JF Ptak Science Books Post 1601
[I've written a number of times on this blog on the depiction of the end of the Earth--as it turns out, it is an uncommon subject for illustration before, say, 1950. One in the series can be found here, with links to others.]
Hiram Maxim--the inventor of the Maxim gun, almost-inventor of the light bulb, and general creative genius--wrote this article, "How the World Will End" around 1905. He was a man with many answers to his own many questions, and here he Q-Aed himself about the end of the world. He imagined the end coming in a number of different ways, one of which was set up by the Earth's own mighty innards. He imagined large-sale earthquakes and gigantic volcanoes, Krakatoa-sized volcanoes and then some, that would rend the Earth to pieces.
But he starts that vision with a very odd inspiration, thinking about the power of the 1883 eruption of Krakatoa, and trying to equate the enormous explosive mission of the thing with something that was somehow doable, somehow understandable in human terms. And what he comes up with is this--that if all the people in the world working all time through all time in producing gunpowder and TNT, spending all of their time doing nothing but making explosives, that all of this gathered and ignited would approximate the energy of the Krakatoa eruption.
He was wrong on this calculation, as smart as he was--I think just running some numbers in your head would put this thing to sleep. But there wasn't very much for him to compare Krakatoa to in 1905, or certainly nothing that he could compare it to that was produced by humans. In our recent past, though--in a world that would be Maxim's near-future--human beings have managed to manage Krakatoa-type releases of energy, namely in the form of nuclear weapons. If we cobbled together 1,400 of the Hiroshima/Nagasaki bombs from August 1945 and detonated them at once, the amount of energy released would approximate Krakatoa. This explosive force has since been rolled mostly into one bomb--the Tara Bomb, or Kuzka's Mother--which was released into the world in a test shot in 1961. That bomb was calculated to be a 50 megaton weapon, scaled down from its projected 100 megatons, and released 1.74x1017 J(oules), coming close to what some people have calculated the energy of Krakatoa to have been, at 8.4x1017J (In a what-the-hell moment of calculation, someone reckoned the output per second of Star Trek's U.S.S. Enterprise 1701-D to be 1.27×1019 J--an enormous number.)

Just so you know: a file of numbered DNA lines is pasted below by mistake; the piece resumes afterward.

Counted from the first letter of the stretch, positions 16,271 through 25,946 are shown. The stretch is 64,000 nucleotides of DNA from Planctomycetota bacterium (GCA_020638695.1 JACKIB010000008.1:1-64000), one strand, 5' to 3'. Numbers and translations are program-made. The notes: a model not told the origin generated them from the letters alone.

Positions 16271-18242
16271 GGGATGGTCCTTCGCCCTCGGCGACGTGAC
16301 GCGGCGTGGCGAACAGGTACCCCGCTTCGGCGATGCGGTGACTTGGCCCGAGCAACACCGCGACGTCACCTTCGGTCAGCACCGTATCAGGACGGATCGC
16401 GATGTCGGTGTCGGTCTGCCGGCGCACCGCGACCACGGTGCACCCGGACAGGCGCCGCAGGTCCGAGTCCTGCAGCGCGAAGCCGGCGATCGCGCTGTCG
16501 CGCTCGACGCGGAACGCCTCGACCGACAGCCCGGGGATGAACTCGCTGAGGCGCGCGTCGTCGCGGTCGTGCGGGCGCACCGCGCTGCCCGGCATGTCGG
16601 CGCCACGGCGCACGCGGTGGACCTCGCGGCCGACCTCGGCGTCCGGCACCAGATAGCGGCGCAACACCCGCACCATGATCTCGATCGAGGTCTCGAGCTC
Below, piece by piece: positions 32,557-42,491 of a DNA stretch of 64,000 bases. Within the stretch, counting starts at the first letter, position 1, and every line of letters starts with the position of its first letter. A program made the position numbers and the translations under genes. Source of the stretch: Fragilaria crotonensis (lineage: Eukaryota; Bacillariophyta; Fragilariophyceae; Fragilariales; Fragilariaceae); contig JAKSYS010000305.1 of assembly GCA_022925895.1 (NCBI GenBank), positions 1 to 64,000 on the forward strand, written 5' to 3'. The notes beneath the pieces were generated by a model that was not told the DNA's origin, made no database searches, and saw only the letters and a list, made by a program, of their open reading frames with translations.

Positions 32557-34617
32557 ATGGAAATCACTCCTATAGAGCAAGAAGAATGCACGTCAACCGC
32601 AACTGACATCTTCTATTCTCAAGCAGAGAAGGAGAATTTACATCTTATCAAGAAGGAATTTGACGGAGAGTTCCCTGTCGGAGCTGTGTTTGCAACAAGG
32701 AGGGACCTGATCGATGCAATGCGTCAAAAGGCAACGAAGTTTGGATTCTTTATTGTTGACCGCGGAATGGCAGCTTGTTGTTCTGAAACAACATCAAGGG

But it is an interesting form to fill up for a short scifi story. Imagine a worldwide society which, for its entire existence, has done nothing but make the means for its own violent destruction, stockpiling fantastic amounts of explosives in a series of connected locations, waiting for the time in their history to end. Imagine that generations would spend their time, doing nothing but producing the means for their own destruction that would come at some time. The entire output of the combined civilizations banded together, branded for annihilation. All working to a literal common end.
Maxim saw other bits too in that firey end, as we see in the above illustrations: for example, in the first image, we see the results of a meteor shower striking City Hall Park in New York City...a big "meteor shower", a really big one. Then there's the possibility of a "collision with some heavenly body", and of course the tail of a comet sweeping away the Earth's atmosphere. For all of his good thinking, though, I can't get much past the image of societal bomb making...